This explains why the European Union is not seen as a neutral arbiter of domestic conflicts. Platforma, in power since 2007, had sought to make Poland a model European pupil, as opposed to what the party derided as a “quarrel[some], messy, Eastern European ‘democracy.’” Its Oxford-educated foreign minister Radosław Sikorski famously claimed in a speech in Berlin in 2011 that he feared German power less than German inaction, effectively begging Merkel to assume full leadership of the EU. Platforma stood by her during the Eurocrisis. Merkel in turn delivered sanctions against Russia after the annexation of Crimea, despite considerable resistance by German business. Poland then promised to take in 7,000 refugees last fall, breaking ranks with Orbán and other Eastern leaders. Kaczyński made the promise of accepting absolutely no refugees central to the PiS campaign, warning that refugees might carry parasites and “diseases that are highly dangerous and have not been seen in Europe for a long time.”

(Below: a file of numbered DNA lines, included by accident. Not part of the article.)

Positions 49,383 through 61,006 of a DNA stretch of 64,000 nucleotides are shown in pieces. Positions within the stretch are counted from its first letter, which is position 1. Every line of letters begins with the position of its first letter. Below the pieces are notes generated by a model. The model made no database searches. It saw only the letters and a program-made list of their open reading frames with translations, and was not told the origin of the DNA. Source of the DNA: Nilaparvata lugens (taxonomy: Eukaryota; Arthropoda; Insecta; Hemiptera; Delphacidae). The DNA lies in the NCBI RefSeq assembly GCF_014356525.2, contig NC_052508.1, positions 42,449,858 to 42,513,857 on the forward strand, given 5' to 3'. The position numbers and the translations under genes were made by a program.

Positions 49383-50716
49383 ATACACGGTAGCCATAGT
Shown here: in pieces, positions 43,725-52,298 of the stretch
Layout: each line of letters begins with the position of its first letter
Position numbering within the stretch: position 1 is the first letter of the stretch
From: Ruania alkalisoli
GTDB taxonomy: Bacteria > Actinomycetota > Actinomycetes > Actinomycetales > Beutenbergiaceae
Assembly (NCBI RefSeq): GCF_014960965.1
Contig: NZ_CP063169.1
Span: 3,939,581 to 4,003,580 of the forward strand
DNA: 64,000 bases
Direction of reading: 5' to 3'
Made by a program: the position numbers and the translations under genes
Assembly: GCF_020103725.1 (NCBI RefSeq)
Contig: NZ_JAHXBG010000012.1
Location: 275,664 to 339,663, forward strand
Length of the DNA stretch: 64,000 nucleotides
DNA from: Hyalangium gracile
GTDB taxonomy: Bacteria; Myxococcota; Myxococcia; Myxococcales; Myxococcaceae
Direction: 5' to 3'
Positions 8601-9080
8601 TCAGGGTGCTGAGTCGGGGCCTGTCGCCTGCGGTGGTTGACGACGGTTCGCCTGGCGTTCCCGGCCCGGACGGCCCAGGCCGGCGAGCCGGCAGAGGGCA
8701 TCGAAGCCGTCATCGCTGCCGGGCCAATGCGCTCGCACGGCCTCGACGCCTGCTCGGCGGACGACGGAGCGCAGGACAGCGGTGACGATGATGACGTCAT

It is hard to avoid the feeling that Central Europe is living 1989 in reverse. In that year, peaceful revolutions in the name of liberal democracy spread from one Communist country to another. Today we witness the emergence of a new Authoritarian International in the region, with Slovakia, the Czech Republic, and possibly Croatia as potential future members alongside Hungary and Poland. It is a comforting illusion that liberal democracies do lots of things wrong, but ultimately always self-correct, while authoritarian regimes cannot admit mistakes and are eventually brought down by the stubborn pursuit of misguided policies. Both Orbán and Kaczyński drew lessons from their first periods in office (1998-2002 and 2005-2007 respectively), during which they deeply alienated parts of society and found independent institutions such as constitutional courts an obstacle to the implementation of their programs. Observers had hoped that, given a second chance at governing, both politicians would prove less polarizing and more statesmanlike. Instead, they learned a very different lesson: proto-authoritarians should not be content with waging culture wars. They must also capture institutions, such as the judiciary and the media. The faster one acts on institutional re-engineering, the better also for wrong-footing criticism from outside the country. The EU puts a premium on following correct—that is to say—lengthy, procedure. It will always try to find consensus or at least compromise. Talking the right talk with Brussels—or performing what Orbán once called “the peacock dance” he had to do in front of Western audiences—provides crucial time to solidify what Orbán now openly advertises as an “illiberal state” at home. These, one imagines, were the “lessons learned” that Orbán imparted to Kaczyński in a private meeting in southern Poland at the beginning of this year.